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New Expedia Accelerator Bases Placement on a Bidding System

February 29th, 2016 by Shawn Kerr

Expedia has announced the roll-out of a new “bid for placement” system for its hotel listings that was quietly tested through December and is now seeing limited use on their hotel bookings. This new Expedia Accelerator feature will be of interest to any lodging business participating in or considering participation in the Online Travel Agency (OTA). In this article, I will explore both what is known about and the speculation that surrounds Accelerator and what it may mean for B&B inns, boutique hotels, dude & guest ranches and other distinctive lodging providers.

Expedia Accelerator allows hotels to bid for listing position.

Expedia Accelerator allows hotels to bid for listing position.

How Expedia Accelerator Works

Expedia has not released a whole lot of information about Accelerator, but has gone on record as saying that participating hotels are able to bid on various top result slots to increase rank position on their location(s).  A spokesperson for Expedia has stated that the bidding system is compensation-based, meaning a cost-per-sale, rather than a cost-per-click for a listing view.  It also give hoteliers the ability to turn Accelerator on and off throughout the day, so that they can optimize their campaign based on the average highest volume of sales during the day.

Why Expedia Is Moving to a “Bid for Placement” System

Expedia CFO Mark Okerstrom said in an interview with Skift:

“We are also offering the opportunity for hotels to augment that quality nature of their listing with incremental economics to help give them a little bit of a boost. It is a program we call Accelerator. And so we just transitioned the model to one of much more of a marketplace. So I think we will leave it to the various hotel companies to dictate for themselves how they use our marketplace and we would encourage them to do it in a way that maximizes what’s best for them.”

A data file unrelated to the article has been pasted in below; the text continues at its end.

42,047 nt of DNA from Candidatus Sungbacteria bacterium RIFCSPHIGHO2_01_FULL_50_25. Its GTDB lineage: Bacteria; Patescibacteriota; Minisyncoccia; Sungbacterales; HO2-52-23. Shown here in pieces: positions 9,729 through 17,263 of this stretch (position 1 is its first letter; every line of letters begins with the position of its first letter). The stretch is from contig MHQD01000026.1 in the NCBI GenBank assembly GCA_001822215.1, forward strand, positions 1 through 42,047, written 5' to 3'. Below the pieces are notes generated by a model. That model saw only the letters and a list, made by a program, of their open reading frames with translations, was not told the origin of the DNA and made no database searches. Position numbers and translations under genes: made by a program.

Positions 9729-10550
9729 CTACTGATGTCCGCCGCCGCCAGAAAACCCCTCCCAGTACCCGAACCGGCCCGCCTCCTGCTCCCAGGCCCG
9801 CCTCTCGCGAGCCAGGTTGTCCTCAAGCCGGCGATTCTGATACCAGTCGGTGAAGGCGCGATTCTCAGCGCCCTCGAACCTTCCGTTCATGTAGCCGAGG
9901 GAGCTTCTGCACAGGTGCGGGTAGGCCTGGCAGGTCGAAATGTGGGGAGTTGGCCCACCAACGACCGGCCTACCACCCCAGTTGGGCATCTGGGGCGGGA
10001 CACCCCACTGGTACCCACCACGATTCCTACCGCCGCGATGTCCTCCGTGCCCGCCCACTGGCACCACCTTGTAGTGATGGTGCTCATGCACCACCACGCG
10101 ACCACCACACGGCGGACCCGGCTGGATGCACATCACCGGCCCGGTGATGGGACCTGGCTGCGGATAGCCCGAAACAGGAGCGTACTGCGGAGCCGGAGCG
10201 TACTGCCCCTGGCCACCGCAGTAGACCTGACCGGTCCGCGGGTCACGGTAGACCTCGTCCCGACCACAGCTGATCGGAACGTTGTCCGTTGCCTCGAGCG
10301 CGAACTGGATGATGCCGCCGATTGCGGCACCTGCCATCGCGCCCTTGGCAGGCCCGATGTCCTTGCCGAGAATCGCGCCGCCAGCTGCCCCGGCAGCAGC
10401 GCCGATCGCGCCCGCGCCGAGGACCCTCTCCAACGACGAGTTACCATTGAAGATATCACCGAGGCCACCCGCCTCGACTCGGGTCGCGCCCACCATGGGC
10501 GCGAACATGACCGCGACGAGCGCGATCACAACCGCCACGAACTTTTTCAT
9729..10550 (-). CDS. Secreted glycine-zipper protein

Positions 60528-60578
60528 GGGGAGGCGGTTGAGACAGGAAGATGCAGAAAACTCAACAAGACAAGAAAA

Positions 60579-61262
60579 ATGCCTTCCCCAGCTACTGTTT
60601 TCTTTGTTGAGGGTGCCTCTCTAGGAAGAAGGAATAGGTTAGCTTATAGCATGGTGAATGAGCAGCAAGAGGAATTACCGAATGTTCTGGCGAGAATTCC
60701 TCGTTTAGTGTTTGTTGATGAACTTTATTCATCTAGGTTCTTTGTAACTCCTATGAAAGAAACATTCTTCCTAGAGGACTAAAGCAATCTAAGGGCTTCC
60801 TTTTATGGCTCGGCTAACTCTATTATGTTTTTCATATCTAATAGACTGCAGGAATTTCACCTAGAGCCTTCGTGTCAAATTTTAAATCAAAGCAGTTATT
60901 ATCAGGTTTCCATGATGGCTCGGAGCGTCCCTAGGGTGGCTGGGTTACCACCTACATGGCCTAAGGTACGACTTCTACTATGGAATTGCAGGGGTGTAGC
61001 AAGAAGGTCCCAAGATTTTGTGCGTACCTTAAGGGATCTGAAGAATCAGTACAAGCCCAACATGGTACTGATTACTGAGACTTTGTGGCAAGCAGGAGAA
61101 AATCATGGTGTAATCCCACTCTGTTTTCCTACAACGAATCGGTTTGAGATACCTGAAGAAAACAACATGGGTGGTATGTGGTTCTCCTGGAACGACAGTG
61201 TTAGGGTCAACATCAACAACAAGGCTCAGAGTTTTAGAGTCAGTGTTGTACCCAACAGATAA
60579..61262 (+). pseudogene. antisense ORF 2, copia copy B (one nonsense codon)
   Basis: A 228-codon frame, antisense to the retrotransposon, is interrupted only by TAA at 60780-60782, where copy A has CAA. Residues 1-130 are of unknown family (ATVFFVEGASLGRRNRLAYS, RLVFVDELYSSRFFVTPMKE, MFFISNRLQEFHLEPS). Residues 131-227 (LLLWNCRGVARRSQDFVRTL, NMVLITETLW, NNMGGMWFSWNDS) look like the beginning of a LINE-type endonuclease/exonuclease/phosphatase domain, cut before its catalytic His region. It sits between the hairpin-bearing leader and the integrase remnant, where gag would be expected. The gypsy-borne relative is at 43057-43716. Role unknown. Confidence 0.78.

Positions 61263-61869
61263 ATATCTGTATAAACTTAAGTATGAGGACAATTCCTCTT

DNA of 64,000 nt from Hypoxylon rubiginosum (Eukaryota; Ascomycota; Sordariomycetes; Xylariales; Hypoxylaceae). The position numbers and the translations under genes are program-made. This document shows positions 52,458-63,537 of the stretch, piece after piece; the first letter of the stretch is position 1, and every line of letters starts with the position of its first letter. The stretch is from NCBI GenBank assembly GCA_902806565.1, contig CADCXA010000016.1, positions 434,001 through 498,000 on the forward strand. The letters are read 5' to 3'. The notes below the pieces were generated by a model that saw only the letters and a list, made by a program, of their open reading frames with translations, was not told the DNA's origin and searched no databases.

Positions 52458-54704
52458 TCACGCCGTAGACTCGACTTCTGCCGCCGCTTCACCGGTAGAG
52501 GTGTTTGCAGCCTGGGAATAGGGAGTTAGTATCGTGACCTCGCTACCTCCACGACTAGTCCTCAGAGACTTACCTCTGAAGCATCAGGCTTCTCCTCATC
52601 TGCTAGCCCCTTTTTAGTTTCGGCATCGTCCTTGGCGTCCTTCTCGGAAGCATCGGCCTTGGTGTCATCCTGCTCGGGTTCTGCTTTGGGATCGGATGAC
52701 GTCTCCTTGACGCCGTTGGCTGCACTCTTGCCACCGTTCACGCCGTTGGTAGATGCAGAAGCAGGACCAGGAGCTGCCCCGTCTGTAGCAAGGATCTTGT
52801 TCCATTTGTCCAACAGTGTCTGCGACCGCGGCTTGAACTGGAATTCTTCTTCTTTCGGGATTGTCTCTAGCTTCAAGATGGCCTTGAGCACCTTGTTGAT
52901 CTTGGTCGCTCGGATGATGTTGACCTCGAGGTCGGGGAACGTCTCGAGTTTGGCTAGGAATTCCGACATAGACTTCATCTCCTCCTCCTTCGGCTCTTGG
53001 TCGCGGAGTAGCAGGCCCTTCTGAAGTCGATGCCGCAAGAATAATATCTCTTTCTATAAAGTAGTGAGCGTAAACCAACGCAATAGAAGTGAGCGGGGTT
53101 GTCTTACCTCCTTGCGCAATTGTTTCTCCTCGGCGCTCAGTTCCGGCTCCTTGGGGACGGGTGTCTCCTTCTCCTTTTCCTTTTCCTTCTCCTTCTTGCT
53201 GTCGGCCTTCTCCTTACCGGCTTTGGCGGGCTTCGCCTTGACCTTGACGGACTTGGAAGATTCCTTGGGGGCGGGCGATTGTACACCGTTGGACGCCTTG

[source: Expedia Overturns Hotel Business Model With Introduction of Bidding for Listings]

Another obvious reason for this transition is that it creates a new source of revenue for Expedia.  Just like Cost-Per-Click (CPC) and other advertising, Expedia Accelerator creates another way for hotels to put more money into gaining visibility in the search results at the OTA.

Reactions to Expedia Accelerator

Criticisms about this move have been swift, sometimes vehement and, often, cogent.

Maryam Cope, Vice President of the American Hotel & Lodging Association, said,

“This program will severely jeopardize consumer choice in the hotel booking process. Clearly this is a pay to play program that fixes results consumers see so they are none the wiser. Biased or misleading search results from these sites or via Web searches can be highly problematic, particularly on those booking websites that purport to be ‘helping’ consumers comparison-shop based off of less than objective information…AH&LA cautions consumers to be skeptical of rankings offered through online travel company websites that don’t offer proper disclosures about criteria used, which might not be objective, or of extra fees and services that might not be immediately apparent”